Also, there was nothing "highly questionable" about the Gulf War. The Gulf War was a clear case of an aggressor nation threatening not only our interests and economic stability but that of the entire world. The United Nations' rapid, deliberate, and forceful response to the crisis is unequivocal proof of this fact.

As a veteran and a former soldier, I find your libel of our troops insufferable! How dare you suggest that our servicemembers killed Iraqi soldiers "who would have surrendered peacefully if given a chance;" i.e., committed murder! Before the air campaign began, our psyops (psychological operations) people were dropping cartoon leaflets in Arabic instructing Iraqi soldiers how to surrender. Many of the tens, even hundreds, of thousands of Iraqis taken prisoner during the ground campaign were carrying these leaflets. We made every effort to avoid needless bloodshed. In the midst of a combat assault, any enemy soldier occupying a fortified position or a military vehicle, or engaging in any act of resistance (including retreating) must be considered hostile and dealt with accordingly; i.e., killed. This being the case, Mr. Young, how would our troops offer the enemy the opportunity to surrender without unnecessarily endangering themselves?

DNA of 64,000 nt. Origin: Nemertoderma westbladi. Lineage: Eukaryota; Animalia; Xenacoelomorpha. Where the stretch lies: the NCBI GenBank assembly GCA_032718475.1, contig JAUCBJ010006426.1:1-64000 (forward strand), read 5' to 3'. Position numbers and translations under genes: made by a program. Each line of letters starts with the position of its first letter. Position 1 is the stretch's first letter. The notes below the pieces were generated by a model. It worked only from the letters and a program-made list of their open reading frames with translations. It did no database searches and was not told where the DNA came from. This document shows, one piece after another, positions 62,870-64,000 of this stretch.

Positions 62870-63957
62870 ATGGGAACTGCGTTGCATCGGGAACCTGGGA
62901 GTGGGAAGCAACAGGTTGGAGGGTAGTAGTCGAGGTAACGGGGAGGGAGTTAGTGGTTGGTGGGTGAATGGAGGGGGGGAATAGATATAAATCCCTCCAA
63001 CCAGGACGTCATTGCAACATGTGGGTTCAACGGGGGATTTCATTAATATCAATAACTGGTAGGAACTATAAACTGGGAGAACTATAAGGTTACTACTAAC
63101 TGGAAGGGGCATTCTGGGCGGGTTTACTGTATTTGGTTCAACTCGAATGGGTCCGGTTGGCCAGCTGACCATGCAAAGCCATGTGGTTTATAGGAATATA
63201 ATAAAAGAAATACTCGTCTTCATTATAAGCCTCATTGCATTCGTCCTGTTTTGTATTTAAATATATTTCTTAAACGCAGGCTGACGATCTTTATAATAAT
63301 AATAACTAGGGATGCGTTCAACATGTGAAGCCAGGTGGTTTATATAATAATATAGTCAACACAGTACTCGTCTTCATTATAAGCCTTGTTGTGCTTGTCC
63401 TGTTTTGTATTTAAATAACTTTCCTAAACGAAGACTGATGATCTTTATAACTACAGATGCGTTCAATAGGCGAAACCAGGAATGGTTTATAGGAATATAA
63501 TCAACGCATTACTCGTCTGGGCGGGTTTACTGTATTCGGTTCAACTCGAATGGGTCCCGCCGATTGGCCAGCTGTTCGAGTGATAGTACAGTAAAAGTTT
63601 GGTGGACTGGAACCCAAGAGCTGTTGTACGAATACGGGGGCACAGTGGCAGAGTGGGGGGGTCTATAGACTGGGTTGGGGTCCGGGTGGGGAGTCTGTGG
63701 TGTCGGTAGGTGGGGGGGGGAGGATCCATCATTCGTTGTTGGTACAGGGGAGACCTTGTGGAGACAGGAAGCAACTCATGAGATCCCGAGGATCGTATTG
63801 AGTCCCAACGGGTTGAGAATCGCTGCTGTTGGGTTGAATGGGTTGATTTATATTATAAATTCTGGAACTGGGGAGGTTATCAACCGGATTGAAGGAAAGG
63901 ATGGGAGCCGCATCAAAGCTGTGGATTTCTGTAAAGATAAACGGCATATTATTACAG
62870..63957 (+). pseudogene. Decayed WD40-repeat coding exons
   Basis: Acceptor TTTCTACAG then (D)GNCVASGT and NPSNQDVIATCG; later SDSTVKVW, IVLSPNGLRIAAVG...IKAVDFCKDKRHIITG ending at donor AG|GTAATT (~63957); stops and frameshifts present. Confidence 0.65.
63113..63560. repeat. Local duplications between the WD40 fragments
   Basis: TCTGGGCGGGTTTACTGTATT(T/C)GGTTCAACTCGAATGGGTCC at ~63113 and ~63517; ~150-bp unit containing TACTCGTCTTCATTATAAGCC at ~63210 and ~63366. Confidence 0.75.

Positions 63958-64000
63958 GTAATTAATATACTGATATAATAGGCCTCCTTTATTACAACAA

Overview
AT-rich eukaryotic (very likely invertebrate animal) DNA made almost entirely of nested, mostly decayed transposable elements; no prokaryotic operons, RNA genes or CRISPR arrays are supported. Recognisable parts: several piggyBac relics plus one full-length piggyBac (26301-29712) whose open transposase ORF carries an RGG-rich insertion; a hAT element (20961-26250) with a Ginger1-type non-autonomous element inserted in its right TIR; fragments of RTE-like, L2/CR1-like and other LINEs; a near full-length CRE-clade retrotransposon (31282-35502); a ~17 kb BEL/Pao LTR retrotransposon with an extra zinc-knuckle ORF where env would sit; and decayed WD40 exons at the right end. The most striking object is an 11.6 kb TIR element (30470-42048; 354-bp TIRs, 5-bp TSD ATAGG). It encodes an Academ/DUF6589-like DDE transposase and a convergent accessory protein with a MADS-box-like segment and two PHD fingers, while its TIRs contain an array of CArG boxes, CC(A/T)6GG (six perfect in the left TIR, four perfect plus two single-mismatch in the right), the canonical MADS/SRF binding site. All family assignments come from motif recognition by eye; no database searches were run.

Yes, many civilians were inadvertantly killed but that is one of the unfortunate consequences of war. Weapons go off-target; people end up in places where they shouldn't be. Their blood isn't on our hands; it is on Saddam Hussein's alone. Your hyperbole notwithstanding, aside from the very minor damage caused by Iraqi SCUDs, most of the destruction was limited to Kuwait and Iraq. This unfortunate consequence of war is also on Saddam Hussein's head alone. Saddam Hussein may still be "in power" after more than ten years since his invasion of Kuwait, but how much power does he really have? He can't sell oil without U.N. permission due to the sanctions imposed in 1990. He isn't allowed to operate military aircraft in the northern and southern thirds of his "domain." He has been constantly on guard against repeated coups since the war. Finally, he may be "ready to commit more atrocities," but he is in no position to do so. He lost 80-90 percent of his tanks, armored vehicles, artillery, and other military vehicles in the war which he certainly hasn't been able to replace. U.N. inspectors had been dismantling most, if not all, of his nuclear, chemical, and biological weapons programs, but, ominously, Bill Clinton botched that when he launched his "wag the dog" attack in December 1998 immediately prior to the House impeachment vote.

Oh, all right! I admit that my comments concerning Sanford's vote against Thomas were gratuitous and facetious. I know that Sanford was just being partisan. I completely agree with you that pigmentation is no basis for appointment to any position. Why don't you tell that to the Democrats, the NAACP, and the other liberal groups who were calling on the Bush Administration to appoint another black to replace the retiring Thurgood Marshall. Of course, they simply were attempting to back Bush into a politically embarassing corner. Whoops! Be careful what you wish for; you may get it in the end!